Balance of volumes (OBV)

economic-dictionary

The volume balance, known in English as on balance volume, is a technical indicator used in stock market analysis that relates the stock market volume with the changes in the price.

The objective of this indicator is to see if the movement of the price is accompanied by the volume. That is, if the price is rising, the indicator must increase in value. In the same way, if the price is falling, the indicator should reduce its value. That is, indicator and price must go in the same direction.

The logic behind this is that when a security rises, the interest in the security must increase, and consequently so must the volume. Whereas if the value falls, the interest in the security must be reduced and, therefore, also the volume.

Its appearance is as follows:

Volume balance formula

The way to calculate it is very simple. If the current closing price is above the closing price of the previous period, the current volume is added to the previous volume value. In contrast, if the current closing price is below the closing price of the previous period, the current volume is subtracted from the previous volume value. In the event that the closing price is equal to that of the previous period, the indicator does not change.

Like any technical indicator, the volume balance has a formula that results in a graph like the one in the previous image. The indicator formula is as follows:

Where "t" is the current moment and "t-1" is the previous period. In short, if the candle is bullish they are added and if the candle is bearish they are subtracted.

Interpretation of the indicator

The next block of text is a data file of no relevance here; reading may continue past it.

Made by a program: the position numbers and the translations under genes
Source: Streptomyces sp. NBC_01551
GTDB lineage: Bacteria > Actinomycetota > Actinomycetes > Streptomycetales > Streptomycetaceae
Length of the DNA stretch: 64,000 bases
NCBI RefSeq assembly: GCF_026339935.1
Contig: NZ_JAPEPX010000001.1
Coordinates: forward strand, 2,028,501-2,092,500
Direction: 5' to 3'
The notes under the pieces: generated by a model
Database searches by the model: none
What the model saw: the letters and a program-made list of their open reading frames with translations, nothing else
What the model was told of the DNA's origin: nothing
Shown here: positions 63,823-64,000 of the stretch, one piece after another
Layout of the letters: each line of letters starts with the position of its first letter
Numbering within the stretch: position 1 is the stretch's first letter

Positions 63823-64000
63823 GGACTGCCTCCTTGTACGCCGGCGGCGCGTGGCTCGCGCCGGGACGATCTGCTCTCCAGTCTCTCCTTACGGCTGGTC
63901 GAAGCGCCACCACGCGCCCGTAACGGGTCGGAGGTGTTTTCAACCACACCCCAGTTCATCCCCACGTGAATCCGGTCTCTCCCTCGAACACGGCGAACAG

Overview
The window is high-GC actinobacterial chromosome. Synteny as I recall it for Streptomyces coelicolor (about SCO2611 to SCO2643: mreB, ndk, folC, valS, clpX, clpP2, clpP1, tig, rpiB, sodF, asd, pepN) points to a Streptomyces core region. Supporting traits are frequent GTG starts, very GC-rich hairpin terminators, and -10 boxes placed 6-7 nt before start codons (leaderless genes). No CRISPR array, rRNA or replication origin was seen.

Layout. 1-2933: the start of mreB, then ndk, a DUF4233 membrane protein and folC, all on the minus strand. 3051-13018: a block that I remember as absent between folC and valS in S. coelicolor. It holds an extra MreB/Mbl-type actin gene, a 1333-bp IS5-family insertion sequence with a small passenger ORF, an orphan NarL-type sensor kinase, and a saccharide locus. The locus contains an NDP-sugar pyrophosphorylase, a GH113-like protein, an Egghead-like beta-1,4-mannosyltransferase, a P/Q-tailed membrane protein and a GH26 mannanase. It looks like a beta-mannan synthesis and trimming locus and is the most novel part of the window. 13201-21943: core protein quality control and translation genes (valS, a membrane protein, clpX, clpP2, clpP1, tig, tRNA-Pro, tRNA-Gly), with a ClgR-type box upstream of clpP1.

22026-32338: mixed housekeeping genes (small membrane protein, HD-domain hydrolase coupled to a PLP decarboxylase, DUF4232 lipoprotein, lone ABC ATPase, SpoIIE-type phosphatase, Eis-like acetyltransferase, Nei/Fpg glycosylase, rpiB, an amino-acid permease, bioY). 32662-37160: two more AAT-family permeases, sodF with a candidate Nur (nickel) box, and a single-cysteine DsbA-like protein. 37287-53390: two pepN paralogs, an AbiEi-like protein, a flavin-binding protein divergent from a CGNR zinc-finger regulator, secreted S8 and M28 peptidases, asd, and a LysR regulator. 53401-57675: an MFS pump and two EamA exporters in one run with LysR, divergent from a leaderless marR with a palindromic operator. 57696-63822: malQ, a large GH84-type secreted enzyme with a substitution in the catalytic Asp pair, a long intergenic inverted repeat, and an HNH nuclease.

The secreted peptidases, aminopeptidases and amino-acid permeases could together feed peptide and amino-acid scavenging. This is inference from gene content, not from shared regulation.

As we explained at the beginning, the idea is simple. If the indicator moves in the same direction as the price, a good sign, the trend is healthy. On the contrary, if the indicator moves in the opposite direction to the price, a bad sign, the trend may be close to ending.

At this point, we are going to explain how it is used in most cases. The main use of this indicator is based on divergences.We can differentiate between bullish divergences and bearish divergences.

  • Bearish divergences

A bullish divergence in the balance of volumes occurs when the price moves higher and the indicator falls. When this happens, it means that institutional money is coming out of value.

The price rises because the security has become popular and the less well-informed investors rush to buy it. But the reality is that the value is not really attractive.

  • Bullish divergences

A bearish divergence in the indicator occurs when the price moves lower and the indicator moves higher. At this point, institutional money is beginning to enter value.

In other words, investors with more capital and who are better informed begin to buy large amounts. The price falls due to the panic of small investors who believe that the value will never stop falling.

In short, it is an indicator that tries to identify the entry or exit of strong hands. In trading lingo, the strong hands are institutional investors. That is, investors with more capital and better information.

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